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Arts

As live music returns, Music NWT looks to expand its role

Last modified: March 24, 2022 at 8:20am


With Covid-19 restrictions lifting, live music is returning the the Northwest Territories. Music NWT is making the most of the opportunity to support northern artists.

This year’s Great Northern Musical Conference, taking place from Thursday to Sunday, will feature live performances, the creation of new music, and discussions on expanding the territory’s music industry.

“We’ve had musicians that have largely been unable to perform for the last two years,” Music NWT president Trevor Sinclair told Cabin Radio.

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“We just want to celebrate that our musicians can get back on stages, create opportunities for them and create opportunities for audiences to actually hear them once again.” 

Live performances begin at 8pm on Friday at the Monkey Tree Pub with Abe Drennan, Benji Straker and Jim Taylor. On Saturday, artists will perform between noon and 5pm at Sundog Trading Post then between 8pm and 10pm at both the Monkey Tree and Woodyard. Performances come from Ryan Dempster, Darin Woodbury, Flood of Jewels, Andrew Shedden, Cody McNeely, Darin Woodbury, and Munya Mataruse. The full schedule is available on Music NWT’s Facebook page.

Saturday performances at the Monkey Tree by Fur Fox Aches, and Patrick Jacobson and the Bush Pilots will be live streamed on Facebook by Breakout West, which Sinclair described as an event “like the Junos of western Canada.” 

Behind the scenes, eight artists from across the North will together write and record a total of six songs over three days as part of a project sponsored by the Songwriters Association of Canada. Sinclair said the group will include artists from Yellowknife Colville Lake, Fort Smith and Inuvik. 

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Dylan Jones, a hip-hop artist from Fort Good Hope who performs as Crook the Kid, will collaborate with other hip-hop and rap artists as part of the conference.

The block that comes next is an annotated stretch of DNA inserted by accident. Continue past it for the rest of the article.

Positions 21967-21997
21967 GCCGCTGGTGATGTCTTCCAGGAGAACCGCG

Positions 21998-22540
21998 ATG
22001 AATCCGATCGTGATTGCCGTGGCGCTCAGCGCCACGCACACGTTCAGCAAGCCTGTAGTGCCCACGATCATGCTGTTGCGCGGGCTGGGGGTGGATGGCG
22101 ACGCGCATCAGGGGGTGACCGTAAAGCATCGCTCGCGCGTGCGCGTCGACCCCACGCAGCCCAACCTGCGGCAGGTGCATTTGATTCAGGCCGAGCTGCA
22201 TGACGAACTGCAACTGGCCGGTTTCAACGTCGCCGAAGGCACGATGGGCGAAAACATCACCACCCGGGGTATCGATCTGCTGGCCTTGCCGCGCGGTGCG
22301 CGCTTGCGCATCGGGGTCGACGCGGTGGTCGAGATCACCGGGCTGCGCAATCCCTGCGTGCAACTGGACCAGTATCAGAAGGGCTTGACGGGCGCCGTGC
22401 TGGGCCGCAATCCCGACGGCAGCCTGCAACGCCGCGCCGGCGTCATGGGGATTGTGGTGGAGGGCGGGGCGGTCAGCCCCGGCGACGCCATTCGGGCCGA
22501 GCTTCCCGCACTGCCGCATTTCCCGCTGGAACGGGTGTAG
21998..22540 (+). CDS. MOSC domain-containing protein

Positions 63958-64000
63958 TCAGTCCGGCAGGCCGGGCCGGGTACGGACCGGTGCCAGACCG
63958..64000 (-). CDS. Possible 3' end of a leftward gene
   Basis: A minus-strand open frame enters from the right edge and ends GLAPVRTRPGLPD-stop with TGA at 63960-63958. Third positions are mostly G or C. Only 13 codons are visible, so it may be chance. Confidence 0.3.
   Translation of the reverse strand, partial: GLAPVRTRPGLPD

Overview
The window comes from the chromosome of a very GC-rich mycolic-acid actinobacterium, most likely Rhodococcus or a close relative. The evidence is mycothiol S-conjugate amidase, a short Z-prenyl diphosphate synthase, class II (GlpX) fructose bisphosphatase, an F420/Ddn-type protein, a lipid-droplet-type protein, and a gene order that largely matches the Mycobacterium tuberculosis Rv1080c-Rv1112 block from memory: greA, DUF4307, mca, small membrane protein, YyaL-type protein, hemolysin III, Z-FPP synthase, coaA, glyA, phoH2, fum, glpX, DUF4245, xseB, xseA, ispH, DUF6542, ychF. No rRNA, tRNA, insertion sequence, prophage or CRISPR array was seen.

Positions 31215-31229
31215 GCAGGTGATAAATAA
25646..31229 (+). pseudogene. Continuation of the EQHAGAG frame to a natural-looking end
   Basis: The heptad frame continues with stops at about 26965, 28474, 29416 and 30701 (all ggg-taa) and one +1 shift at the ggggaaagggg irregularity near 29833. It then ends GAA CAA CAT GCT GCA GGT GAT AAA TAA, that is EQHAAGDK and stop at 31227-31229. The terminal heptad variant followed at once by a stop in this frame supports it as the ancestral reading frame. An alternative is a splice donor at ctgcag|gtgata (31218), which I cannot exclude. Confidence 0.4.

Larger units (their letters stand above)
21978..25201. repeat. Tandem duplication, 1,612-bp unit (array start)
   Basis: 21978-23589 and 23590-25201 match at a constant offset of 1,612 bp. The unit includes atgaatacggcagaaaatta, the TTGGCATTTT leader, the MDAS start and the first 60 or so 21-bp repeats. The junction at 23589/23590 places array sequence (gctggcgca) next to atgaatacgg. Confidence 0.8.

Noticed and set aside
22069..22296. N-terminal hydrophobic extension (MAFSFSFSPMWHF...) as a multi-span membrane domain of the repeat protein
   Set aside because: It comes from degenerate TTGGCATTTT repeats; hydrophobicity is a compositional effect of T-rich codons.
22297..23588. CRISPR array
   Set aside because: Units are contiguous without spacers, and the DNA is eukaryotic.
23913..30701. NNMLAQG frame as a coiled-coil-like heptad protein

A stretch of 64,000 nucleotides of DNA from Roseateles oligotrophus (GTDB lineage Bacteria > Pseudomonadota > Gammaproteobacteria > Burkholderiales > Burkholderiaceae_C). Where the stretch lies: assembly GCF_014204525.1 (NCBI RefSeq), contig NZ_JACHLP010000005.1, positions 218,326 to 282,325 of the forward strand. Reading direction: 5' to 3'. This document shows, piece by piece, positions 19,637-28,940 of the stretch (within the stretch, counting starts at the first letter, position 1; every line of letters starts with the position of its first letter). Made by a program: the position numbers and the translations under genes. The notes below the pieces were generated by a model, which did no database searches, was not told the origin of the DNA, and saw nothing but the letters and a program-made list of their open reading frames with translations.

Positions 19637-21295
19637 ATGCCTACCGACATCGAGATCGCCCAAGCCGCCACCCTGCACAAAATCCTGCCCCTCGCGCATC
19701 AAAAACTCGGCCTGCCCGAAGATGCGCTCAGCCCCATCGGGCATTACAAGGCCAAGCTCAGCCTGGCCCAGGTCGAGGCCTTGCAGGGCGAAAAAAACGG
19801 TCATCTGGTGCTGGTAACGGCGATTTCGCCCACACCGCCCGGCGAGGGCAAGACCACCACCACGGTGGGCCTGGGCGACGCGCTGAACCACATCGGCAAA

“Often artists sort-of work on their own, create their own thing,” Sinclair said. “Being able to work with other artists, it’s a whole separate skill in itself.

“We just want to create that space for them and make the public aware that our artists are alive and well and they’re still creating music and looking to perform.” 

From 1pm on Sunday, Breakout West will host an online forum to help artists apply to perform at festivals and set prices for gigs. Breakout West itself will take place from September 28 to October 2 in Calgary.

Separately, Crook the Kid, Nara Dapilos and Cynergii will perform at Yellowknife’s Northern Arts and Cultural Centre on the evening of Saturday, March 26, as part of the centre’s Northern Scene Series. Tickets are available online.

Beyond this week’s events, Sinclair said Music NWT hopes to expand its programming.

That includes plans to update Music NWT’s website to offer online ticketing and a music directory where people can find recording spaces and musicians for hire.  

Sinclair said members want to expand youth music programming in communities across the territory, while Music NWT hopes to hold a music industry networking event this year, followed by a gala with music awards, tentatively planned for September 10.

“We’ve never honoured our own musicians,” Sinclair said. 

“We’re truly seeing a growth in our music industry,” he added. “I feel that we have not valued that music industry … I feel things are just constantly getting better in that regard.”

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